The Chicago Cubs ended a 108 year championship drought, defeating the Cleveland Indians 8-7 in ten innings on an unusually warm and sometimes rainy night at Progressive Field in Cleveland.
This Game Seven will most certainly rank up there as one of the most exciting (not necessarily the best played) deciding games in Postseason history. For me personally, the 2005 White Sox championship will always rank first for obvious reasons, but out of the other 24 World Series I’ve been privileged to cover, the finale between the Cubs and Tribe ranks right up there with Joe Carter’s walk off Series winner.
This game had everything! Huge home runs, great defensive plays, clutch hitting, questionable managerial moves, key errors, and a rain delay that I, along with many, think had a huge impact on the final outcome of the game.
My photo position for Game Seven with located just outside of the Indians dugout, which put me in a great position to possible capture Cubs jubilation should they win. It’s hard to predict exactly who, what and where the best celebration picture will be, but the odds that I might at least get faces in my shot was a plus. Of course, if the Indians pulled it out, my pre-celebraiton strategy would need to change.
The Cubs got on the board right off the bat in the first inning with a long home run by Dexter Fowler, quieting, albeit temporarily, as the Indians tied up the game 1-1 in the third.
Kris Byant scored on fourth on an Addison Russell sacrifice fly to put the Cubs in the lead.
Joe Maddon brought in Cubs Cubs starter Jon Lester in the bottom of the fifth, and immediately the Indians capitalized, plating two runs on a wild pitch by Lester to close the score to 5-3.
But the Cubs came right back the next inning, as David Ross connected for a sixth inning home run off of the Indians seemingly invincible (and ALCS MVP) reliever Andrew Miller, seizing the short lived Tribe momentum and returning it back to the Cubs as they inched toward history.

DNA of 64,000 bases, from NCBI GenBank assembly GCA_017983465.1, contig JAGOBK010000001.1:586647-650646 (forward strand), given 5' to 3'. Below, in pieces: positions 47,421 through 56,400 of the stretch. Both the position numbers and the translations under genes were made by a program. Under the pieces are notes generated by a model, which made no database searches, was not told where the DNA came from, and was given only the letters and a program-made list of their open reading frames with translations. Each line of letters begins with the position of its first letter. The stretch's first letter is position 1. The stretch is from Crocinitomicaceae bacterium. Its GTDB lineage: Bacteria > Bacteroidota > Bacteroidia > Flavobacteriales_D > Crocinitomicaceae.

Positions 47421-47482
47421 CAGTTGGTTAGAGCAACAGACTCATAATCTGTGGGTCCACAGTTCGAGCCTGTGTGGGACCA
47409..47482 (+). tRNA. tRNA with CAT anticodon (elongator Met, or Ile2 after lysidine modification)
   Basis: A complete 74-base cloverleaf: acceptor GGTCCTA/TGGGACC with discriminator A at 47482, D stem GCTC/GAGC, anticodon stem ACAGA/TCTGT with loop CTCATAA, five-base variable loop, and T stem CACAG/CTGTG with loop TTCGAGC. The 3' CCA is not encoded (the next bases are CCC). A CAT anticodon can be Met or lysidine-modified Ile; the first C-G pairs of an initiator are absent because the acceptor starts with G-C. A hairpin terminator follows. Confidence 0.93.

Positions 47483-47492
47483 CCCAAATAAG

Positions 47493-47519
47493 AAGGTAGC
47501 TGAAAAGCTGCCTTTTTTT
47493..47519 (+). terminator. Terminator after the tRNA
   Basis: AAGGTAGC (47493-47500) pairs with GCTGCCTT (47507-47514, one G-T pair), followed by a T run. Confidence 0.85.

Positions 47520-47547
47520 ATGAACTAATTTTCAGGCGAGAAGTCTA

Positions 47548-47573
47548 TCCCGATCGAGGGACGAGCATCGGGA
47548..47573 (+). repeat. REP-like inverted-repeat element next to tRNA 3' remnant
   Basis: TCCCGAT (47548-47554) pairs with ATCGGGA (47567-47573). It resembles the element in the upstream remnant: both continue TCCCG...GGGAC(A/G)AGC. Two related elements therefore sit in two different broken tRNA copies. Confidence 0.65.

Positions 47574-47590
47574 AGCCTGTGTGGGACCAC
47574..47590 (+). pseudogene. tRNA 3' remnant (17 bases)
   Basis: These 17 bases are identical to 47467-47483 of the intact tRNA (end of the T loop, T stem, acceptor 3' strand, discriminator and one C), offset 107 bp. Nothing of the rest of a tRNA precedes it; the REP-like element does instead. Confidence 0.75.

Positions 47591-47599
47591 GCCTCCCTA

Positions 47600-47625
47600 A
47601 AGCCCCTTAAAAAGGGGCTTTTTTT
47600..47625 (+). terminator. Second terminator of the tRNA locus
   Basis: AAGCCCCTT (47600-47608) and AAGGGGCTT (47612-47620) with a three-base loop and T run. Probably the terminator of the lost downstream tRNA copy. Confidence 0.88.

Progressive Field sounded more like Wrigley Field east rather than the home of the Tribe.
But it wouldn’t be that easy…
With two on and two out in the bottom of the eighth inning, with Aroldis Chapman on the hill, Rajai Davis hit a three-run, game tying home run to even up the deciding game of the 2016 WOrld Series at 6-6. The Indians fans were back.
Cub fans feared the worst. This was familiar territory and the Cubs faithful felt it. I looked over at longtime team photographer Steve Green and his look, that of just staring out onto the field, spoke volumes.
The momentum shifted. Progressive Field now roaring under the vocal forces of the Indians faithful. Would this soon become another chapter in the Cubs book of woes? To come back from a 3 games to 1 deficit, only to let the championship slip out of its grasp, would be sure to be remembered as the worst of the worst. Is this really happening?
But then a miracle happened. The rain came, lightly at first, then working into a fairly heavy rain, coming down just long and hard enough to halt play after the bottom of the ninth.
When the game resumed, the momentum the Indians developed when they tied the game looked like it was left in the clubhouse. Conversely, the Cubs seemed to have re-grouped and came out in the tenth inning swinging, literally, as Kyle Schwarber, (himself a story within a story) led off with a single. Three batters later, eventual World Series MVP Ben Zobrist hit an opposite field double into the left field corner to give the Cubs the lead for good.
The Indians did score one in the tenth to add to the drama, but when Michael Martinez grounded the ball to third and Bryant fired the ball over to Anthony Rizzo, history was sealed.
The Chicago Cubs were 2016 World Series Champions!
Typically, many of my World Series celebration shots center around the closing pitcher, but with Mike Montgomery in the game, attempting to record his first major league save, I had to revert to plan B. Nothing personal, Mike…
That would be… concentrate on Anthony Rizzo, who would be looking my way.
As Rizzo’s first baseman’s mitt closed around the ball thrown by Bryant to end the 108 years of Cubbieland frustration, I followed Rizzo toward the center of the field to join up with Bryant, Addison Russell and Javier Baez and made my defining frame.
My late call worked, the strategy paid off…
The MLB Photos team of Brad Mangin, Rob Tringali and Alex Trautwig and I were all assigned specific post game responsibilities, mine being photograph the World Series trophy presentation, then move back onto the field to shoot the Series MVP (Ben Zobrist) with a brand new 50th anninversay Chevrolet Camaro. Rob, Alex and Brad headed onto the field and clubhouse to capture the champagne/beer celebration.
Once again, the MLB Photos crew, directed by Jessica Foster and edited by Jim McKenna, kicked ass!
What a World Series!
I find it hard to imagine my 25th World Series could be more any more exciting!